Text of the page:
Menstrual Hygiene Day

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Yesterday, May 28th was Menstrual Hygiene Day. I didn’t even know this day existed until last week. According to the Menstrual Hygiene Day website, their vision is “to create a world in which every woman and girl can manage her menstruation in a hygienic way – wherever she is – in privacy, safety and with dignity.”

In our society our biggest complaints with menstruation is PMS—cramping, moodiness and the hassle of it. Sometimes complaints occur around the price of tampons and other products to manage one’s monthly flow as well. However, very few of us have to worry about not being able to attend school or work because we are having our menstrual cycle and do not have adequate facilities in which to manage our flow. In addition, across the globe, women are banned from sleeping in the same bed as their partner or praying or cooking or eating meat while menstruating.
Folie2

Below are a few facts on why menstrual hygiene is so important according to menstrualhygieneday.org

  •  83% of girls in Burkina Fasco and 77% in Niger have no place at school to change their sanitary menstrual materials.
  • 97.5% of school girls in South Asia did not know that blood flowed from the uterus.
  • In Uganda, about half of the girls miss 1-3 school a month or 8-24 days a year due to their monthly cycle, which eventually leads to higher school drop-out rates.
  • In Ghana, girls miss up to 5 days a month due to inadequate sanitation facilities and lack of sanity products.


Menstruation-matters5

As a person who is very interested in women’s issues/health and a person who believes strongly in giving back to those in need, I have decided to partner with AFRIpads on a monthly basis. This organization was founded in 2008 after the founders traveled to Uganda and realized how much the academic performance of young girls was being affected by their menstrual cycles. Due to our partnership, each month two girls will receive products that will allow them to effectively manage their menstrual cycle and also keep up their academic performance at school. Win-win!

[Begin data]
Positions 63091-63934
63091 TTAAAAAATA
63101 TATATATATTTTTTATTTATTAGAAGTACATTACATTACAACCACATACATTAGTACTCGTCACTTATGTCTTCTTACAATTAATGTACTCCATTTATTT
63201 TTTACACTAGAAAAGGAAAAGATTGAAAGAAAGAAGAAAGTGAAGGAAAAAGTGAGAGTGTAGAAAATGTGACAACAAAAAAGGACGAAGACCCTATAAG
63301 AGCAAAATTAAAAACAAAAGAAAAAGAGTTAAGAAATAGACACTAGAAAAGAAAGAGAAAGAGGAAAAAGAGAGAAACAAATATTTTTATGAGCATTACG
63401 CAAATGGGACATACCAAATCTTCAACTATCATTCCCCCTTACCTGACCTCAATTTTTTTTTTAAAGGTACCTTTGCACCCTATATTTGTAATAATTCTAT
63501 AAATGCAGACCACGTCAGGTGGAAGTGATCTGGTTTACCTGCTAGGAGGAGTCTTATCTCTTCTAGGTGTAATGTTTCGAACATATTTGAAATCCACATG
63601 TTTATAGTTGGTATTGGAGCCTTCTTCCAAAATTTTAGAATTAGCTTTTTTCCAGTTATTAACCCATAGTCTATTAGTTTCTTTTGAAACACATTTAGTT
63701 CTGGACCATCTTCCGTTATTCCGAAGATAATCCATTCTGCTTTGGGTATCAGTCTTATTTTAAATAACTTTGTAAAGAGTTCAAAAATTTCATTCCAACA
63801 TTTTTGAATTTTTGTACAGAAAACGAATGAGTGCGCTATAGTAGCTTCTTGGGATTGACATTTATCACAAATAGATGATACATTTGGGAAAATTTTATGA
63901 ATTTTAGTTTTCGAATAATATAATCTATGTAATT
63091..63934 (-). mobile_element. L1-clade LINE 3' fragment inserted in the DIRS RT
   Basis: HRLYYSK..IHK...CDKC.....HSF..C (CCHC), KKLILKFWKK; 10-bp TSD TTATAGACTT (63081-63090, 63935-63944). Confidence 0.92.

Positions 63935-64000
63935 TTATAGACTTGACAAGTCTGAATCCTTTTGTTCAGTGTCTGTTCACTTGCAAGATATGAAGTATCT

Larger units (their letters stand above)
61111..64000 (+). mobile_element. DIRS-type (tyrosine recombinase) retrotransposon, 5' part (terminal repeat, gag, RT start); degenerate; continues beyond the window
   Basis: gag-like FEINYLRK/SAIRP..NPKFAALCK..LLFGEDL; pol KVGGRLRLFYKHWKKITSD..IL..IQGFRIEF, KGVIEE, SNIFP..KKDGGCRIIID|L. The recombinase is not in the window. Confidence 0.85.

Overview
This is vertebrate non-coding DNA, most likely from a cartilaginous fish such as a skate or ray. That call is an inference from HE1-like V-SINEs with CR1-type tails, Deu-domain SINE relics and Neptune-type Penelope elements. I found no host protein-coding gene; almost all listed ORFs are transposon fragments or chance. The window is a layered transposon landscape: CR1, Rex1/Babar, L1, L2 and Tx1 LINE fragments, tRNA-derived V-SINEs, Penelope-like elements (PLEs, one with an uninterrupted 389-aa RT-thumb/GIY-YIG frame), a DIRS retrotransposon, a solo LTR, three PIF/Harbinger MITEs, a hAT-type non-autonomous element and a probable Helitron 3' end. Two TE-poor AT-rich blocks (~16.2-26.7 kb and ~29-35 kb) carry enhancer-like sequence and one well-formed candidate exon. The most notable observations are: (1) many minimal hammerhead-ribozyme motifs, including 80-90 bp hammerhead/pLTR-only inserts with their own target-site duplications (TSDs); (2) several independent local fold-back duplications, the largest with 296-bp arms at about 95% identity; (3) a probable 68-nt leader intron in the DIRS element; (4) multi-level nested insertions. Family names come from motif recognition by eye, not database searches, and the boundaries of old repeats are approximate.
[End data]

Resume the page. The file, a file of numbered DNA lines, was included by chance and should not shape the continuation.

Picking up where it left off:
logo-afripads
A few months ago I did a blog called Menstrual Cycle…Hate? Love? Dread? Tolerate? as a way to start the conversation on something all of us deal with on a monthly basis. I also did the blog post as a way to help people to embrace their menstrual cycle and learn to love it.

The reason so many of us hate our menstrual cycles is due to our own health habits. When we feed our body good nutritious foods, when we move our body daily, when we maintain a healthy weight, when move from negative talk to love, when we purchase products that support a healthy menstrual cycle, this monthly occurrence stops being a hassle.

If you are ready to move towards enjoying your menstrual cycle, here are some tips for you.

diva cup

  • Practice the self-massage techniques your Maya Abdominal Massage Therapist will teach you.
  • Reduce or eliminate your use of tampons and manufactured pads due to the chemicals within them, instead purchase cloth
    pads or, better yet, become a Diva Cup wearer (I know many people, including myself whose menstrual cycle was totally changed for the better after switching to the Diva Cup).
  • Drink red raspberry tea while on your menstrual cycle.
  • Reduce your intake of sugar (soda, candy, chocolate, sugar cereals, etc.).
  • Eat lots of fruits and vegetables on a daily basis.
  • Revamp your attitude from one of dreading to one of embracing.
  • Practice good alignment of your pelvis.  When your pelvis is not in alignment it displaces the uterus which prevents it from shedding properly, this often leads to cramps and clots.  When you sit keep the front of your hip bones (ASIS) stacked over your pubic bone.  See the picture below.

seated alignment

 

 

About christinamroz

Believer that anyone at any age and with any abilities can move their body. Foot & Core Expert. Alignment Nerd. Yoga/Fitness Instructor & Trainer. Mother of 4 active children.
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2 Responses to Menstrual Hygiene Day

  1. Erin Bassett says:

    One of my yoga teachers call it “your holiday” since you’re not supposed to do inversions (headstand, etc) during it…but that phrase has totally changed the way I think of my period. A holiday isn’t something you dread or keep quiet about.

    • I like that. In other cultures women take time to rest during the monthly cycle but for most of us it is a time to push forward and keep going—just like the commercials that say “don’t let your period slow you down”.

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